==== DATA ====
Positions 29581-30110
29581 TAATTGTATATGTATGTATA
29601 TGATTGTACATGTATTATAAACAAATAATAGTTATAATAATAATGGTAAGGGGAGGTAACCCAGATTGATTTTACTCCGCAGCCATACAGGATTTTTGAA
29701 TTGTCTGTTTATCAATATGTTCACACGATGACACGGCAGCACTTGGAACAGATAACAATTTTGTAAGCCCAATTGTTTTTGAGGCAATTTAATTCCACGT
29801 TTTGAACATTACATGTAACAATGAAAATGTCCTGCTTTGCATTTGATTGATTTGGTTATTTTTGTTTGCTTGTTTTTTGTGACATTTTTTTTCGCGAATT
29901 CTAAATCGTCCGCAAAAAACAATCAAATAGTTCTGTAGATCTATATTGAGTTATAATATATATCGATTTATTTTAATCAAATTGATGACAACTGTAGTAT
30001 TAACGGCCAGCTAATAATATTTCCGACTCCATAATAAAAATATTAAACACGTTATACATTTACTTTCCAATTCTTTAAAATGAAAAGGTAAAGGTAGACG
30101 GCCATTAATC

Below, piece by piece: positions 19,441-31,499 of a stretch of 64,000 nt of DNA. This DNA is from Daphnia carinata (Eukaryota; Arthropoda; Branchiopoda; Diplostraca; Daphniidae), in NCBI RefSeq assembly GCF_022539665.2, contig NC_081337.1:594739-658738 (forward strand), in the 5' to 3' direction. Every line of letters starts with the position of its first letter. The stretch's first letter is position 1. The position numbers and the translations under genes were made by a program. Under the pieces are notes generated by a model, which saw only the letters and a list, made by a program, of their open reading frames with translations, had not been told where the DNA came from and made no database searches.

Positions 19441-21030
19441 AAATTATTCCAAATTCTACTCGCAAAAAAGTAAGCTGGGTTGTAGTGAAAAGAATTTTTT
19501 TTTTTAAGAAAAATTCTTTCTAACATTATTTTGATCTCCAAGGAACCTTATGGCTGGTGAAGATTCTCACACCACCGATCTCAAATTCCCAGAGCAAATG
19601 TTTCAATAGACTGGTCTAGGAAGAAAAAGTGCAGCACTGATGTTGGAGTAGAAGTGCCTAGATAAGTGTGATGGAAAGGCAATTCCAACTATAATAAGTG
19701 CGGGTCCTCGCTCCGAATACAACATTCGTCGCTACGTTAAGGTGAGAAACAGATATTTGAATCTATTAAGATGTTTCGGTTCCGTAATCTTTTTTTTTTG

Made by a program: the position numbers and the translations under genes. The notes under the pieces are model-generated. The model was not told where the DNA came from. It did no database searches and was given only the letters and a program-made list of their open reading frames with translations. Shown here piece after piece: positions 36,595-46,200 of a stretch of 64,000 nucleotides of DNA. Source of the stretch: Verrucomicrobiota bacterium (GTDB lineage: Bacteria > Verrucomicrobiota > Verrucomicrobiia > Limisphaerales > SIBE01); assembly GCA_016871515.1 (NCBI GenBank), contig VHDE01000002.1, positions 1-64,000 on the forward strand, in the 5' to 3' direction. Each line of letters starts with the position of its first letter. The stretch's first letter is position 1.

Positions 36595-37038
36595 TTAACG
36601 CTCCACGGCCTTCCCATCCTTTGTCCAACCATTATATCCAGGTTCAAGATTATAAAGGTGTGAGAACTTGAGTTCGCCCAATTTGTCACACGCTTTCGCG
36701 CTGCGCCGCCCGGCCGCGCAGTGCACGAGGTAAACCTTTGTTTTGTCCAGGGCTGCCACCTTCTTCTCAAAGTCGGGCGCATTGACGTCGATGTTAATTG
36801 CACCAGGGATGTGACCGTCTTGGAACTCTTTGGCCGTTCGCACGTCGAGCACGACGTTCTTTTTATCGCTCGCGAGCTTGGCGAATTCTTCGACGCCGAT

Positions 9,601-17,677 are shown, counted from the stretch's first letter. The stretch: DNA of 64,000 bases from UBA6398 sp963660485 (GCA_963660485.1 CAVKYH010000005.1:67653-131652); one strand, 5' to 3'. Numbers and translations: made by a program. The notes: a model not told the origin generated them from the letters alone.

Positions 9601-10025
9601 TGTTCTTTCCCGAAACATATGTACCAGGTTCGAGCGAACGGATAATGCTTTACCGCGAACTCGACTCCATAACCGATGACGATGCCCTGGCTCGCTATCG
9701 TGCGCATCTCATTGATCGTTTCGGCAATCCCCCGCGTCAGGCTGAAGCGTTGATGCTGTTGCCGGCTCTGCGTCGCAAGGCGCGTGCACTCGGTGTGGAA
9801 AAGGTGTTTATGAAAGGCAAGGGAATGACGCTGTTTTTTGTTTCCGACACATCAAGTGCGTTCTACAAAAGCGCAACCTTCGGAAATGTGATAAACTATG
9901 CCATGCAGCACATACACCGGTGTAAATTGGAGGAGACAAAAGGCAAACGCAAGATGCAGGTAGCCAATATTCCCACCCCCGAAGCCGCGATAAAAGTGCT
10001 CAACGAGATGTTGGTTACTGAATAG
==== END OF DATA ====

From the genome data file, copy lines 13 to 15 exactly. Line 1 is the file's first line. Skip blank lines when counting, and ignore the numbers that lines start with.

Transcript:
19601 TTTCAATAGACTGGTCTAGGAAGAAAAAGTGCAGCACTGATGTTGGAGTAGAAGTGCCTAGATAAGTGTGATGGAAAGGCAATTCCAACTATAATAAGTG
19701 CGGGTCCTCGCTCCGAATACAACATTCGTCGCTACGTTAAGGTGAGAAACAGATATTTGAATCTATTAAGATGTTTCGGTTCCGTAATCTTTTTTTTTTG

Made by a program: the position numbers and the translations under genes. The notes under the pieces are model-generated. The model was not told where the DNA came from. It did no database searches and was given only the letters and a program-made list of their open reading frames with translations. Shown here piece after piece: positions 36,595-46,200 of a stretch of 64,000 nucleotides of DNA. Source of the stretch: Verrucomicrobiota bacterium (GTDB lineage: Bacteria > Verrucomicrobiota > Verrucomicrobiia > Limisphaerales > SIBE01); assembly GCA_016871515.1 (NCBI GenBank), contig VHDE01000002.1, positions 1-64,000 on the forward strand, in the 5' to 3' direction. Each line of letters starts with the position of its first letter. The stretch's first letter is position 1.